Whitby Abbey

Accessible days out in Yorkshire

Yorkshire is one of the most diverse counties in the UK, complete with sprawling parks, historic sites and all manner of quirky family attractions. From discovering your inner artist in a top city to revelling in the great outdoors, Rough Guides reveal the top accessible days out in Yorkshire.

1. Find adventure in the Yorkshire Dales National Park


This stunning national park is all rugged hills, heather moorland and green valleys and there are few better places to revel in Yorkshire’s backyard. The park offers a mighty dose of outdoor adventure with its myriad hiking and biking trails, while dinky villages all around allow wanderers to warm up after an afternoon spent exploring.

To ensure the park is accessible to all, numerous “Miles Without Stiles” hiking routes (trails suitable for those with limited mobility) criss-cross the landscape and it’s possible to rent a four-wheel, all-terrain electric buggy. There are also Dales Experience events, which are walks and activities specifically tailored to those with mental or physical health conditions.

2. Soak up some arts and culture in the city of Hull 

Hull was once a destination sadly overlooked by tourists and day-trippers – but its 2017 designation as UK Capital of Culture finally put the city on the map. Now, enlightened visitors are discovering an Old Town packed to the gills with Georgian and Edwardian architecture, and artistic treasure troves dotted throughout the city. A worthwhile stop is the Ferens Art Gallery, with its collection spanning everything from Old Masters to contemporary British works.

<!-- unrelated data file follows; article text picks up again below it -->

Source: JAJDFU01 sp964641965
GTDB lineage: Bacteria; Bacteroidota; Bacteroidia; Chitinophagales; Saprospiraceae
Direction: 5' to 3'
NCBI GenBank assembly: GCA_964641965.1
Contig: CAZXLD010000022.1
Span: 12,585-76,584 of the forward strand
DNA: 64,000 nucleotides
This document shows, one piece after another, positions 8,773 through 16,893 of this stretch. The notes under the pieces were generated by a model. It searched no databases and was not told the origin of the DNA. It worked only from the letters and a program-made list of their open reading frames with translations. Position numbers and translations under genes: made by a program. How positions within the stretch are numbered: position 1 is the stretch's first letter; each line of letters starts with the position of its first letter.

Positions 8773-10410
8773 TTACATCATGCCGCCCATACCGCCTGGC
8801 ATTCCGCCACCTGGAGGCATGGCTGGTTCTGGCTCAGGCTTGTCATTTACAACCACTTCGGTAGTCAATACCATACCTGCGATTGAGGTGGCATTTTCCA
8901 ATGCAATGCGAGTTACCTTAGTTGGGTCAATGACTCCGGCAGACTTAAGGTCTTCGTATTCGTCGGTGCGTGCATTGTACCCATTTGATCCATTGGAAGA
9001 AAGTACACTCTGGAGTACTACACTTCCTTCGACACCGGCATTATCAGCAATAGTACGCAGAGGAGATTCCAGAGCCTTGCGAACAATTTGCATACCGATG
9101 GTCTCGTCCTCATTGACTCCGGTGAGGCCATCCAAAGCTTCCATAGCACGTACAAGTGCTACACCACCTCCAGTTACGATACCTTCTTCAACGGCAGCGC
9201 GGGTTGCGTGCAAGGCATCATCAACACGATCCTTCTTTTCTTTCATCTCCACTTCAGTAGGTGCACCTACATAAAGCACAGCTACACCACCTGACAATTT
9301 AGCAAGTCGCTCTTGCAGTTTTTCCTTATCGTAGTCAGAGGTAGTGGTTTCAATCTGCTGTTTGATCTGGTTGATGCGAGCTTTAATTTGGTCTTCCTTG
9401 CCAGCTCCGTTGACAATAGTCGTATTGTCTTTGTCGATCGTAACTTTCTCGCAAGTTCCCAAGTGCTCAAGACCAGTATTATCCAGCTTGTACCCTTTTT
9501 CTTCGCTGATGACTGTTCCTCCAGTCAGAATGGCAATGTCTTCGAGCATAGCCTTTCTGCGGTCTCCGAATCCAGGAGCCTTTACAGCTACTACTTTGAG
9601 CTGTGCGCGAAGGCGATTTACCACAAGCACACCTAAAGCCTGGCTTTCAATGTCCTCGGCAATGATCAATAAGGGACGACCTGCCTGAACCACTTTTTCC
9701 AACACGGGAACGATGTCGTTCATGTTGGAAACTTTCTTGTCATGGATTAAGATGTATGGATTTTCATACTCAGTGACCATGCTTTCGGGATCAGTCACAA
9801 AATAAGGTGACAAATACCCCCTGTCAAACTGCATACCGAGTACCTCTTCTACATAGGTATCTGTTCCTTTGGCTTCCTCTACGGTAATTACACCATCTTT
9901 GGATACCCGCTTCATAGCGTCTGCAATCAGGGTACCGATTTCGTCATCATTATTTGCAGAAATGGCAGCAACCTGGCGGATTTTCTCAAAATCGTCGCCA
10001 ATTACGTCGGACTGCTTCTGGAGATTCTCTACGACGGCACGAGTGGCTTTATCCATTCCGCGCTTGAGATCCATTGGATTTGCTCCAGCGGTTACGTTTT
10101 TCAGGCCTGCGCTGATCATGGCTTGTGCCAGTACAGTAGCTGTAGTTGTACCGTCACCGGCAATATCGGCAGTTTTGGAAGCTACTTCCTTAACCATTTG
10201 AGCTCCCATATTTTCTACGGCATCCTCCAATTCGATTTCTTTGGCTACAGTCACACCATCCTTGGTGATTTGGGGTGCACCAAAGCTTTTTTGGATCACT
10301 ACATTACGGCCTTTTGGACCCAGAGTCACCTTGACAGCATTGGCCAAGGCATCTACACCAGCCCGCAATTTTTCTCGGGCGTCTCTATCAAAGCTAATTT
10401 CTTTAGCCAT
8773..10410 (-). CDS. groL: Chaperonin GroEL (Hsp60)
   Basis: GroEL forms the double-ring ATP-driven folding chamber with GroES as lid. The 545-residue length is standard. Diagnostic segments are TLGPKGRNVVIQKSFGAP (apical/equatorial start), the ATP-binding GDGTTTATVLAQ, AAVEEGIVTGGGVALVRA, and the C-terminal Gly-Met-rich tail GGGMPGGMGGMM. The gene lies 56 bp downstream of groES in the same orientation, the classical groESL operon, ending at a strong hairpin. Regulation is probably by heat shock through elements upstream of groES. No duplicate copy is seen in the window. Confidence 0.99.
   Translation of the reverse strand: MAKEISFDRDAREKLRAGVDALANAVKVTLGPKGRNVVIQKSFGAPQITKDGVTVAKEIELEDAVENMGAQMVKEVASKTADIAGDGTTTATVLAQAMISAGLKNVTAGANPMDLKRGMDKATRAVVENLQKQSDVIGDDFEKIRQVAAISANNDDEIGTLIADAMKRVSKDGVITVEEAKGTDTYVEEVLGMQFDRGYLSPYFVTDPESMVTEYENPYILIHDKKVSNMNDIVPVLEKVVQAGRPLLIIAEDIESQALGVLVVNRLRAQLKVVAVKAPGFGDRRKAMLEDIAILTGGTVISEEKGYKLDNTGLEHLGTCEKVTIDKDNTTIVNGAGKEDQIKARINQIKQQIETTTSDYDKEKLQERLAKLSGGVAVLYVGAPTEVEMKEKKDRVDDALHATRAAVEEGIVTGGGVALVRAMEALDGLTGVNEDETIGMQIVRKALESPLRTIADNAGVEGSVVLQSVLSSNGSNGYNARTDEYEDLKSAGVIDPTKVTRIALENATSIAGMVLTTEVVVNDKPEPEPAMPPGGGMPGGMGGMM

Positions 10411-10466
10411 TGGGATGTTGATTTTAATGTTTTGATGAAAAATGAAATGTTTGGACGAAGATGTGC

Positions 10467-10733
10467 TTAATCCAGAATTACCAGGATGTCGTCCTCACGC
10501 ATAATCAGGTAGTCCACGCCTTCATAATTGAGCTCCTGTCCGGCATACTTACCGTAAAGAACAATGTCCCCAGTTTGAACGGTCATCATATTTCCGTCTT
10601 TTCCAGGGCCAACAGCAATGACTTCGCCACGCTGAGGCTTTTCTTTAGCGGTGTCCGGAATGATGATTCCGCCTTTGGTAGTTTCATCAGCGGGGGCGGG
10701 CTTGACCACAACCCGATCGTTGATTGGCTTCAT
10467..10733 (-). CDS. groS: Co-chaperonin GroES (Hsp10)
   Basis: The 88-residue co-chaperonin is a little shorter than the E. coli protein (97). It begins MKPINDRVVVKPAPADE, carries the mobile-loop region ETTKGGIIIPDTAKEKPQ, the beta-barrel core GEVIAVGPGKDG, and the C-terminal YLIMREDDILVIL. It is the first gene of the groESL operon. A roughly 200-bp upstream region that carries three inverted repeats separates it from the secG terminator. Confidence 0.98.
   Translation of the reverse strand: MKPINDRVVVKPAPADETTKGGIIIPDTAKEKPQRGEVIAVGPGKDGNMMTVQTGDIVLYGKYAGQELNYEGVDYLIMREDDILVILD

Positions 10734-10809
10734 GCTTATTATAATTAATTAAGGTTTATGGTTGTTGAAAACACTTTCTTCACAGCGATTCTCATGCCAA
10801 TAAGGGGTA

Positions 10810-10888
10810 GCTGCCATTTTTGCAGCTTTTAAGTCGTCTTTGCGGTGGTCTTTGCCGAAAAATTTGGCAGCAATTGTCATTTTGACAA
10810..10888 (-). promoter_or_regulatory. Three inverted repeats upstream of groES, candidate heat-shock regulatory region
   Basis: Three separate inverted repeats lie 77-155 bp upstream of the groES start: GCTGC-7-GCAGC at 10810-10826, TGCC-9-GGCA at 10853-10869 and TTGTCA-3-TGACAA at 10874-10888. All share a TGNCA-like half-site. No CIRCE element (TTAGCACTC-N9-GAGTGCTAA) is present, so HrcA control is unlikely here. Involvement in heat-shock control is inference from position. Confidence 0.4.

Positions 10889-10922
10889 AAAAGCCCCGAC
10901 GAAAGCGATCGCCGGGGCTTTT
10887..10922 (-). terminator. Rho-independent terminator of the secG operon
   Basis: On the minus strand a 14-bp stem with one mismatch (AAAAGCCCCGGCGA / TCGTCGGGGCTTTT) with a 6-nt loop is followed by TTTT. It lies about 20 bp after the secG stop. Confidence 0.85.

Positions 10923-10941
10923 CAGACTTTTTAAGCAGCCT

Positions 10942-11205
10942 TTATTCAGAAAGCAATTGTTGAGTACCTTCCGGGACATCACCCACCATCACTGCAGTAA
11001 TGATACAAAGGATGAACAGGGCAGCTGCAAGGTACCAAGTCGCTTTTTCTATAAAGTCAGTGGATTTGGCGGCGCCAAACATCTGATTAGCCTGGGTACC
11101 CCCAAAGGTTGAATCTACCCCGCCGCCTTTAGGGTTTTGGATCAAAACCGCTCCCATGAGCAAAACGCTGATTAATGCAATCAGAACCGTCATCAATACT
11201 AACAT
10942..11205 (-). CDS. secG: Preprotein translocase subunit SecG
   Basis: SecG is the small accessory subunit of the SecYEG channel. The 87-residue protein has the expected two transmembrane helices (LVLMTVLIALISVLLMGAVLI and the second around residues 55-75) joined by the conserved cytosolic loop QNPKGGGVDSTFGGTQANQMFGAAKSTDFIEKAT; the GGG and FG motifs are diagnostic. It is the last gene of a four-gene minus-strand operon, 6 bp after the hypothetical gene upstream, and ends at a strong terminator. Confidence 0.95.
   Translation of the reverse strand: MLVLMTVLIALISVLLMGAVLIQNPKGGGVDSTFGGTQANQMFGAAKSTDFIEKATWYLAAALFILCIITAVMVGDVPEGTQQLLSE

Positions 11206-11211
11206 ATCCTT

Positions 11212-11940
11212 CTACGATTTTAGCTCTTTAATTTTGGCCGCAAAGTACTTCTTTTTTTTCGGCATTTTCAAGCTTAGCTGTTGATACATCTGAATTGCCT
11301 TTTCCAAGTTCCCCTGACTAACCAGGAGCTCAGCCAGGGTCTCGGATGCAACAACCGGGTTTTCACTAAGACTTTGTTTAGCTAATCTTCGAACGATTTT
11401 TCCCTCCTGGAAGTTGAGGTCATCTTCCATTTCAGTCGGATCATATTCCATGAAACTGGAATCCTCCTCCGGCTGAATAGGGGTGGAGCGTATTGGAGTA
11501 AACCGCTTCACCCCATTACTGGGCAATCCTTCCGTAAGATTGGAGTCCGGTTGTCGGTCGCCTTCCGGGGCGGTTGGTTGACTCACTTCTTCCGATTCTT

There’s a bounty of accessible attractions within the city, including the Ferens Art Gallery, which has level access, disabled toilets and a hearing loop. It’s also well worth catching a show at Hull Truck Theatre, an indie venue that offers a range of audio-described and captioned performances.

3. Go back in time at Harewood House

Often dubbed one of Yorkshire’s most notable historic attractions, Harewood House is an 18th-century property filled with fine art and surrounded by manicured grounds. A highlight is the Bird Garden, dedicated to avian conservation and home to some 40 species, such as burrowing owls and Bali starlings. Numerous additional events run throughout the year too, including craft workshops, musical performances, outdoor theatre and more.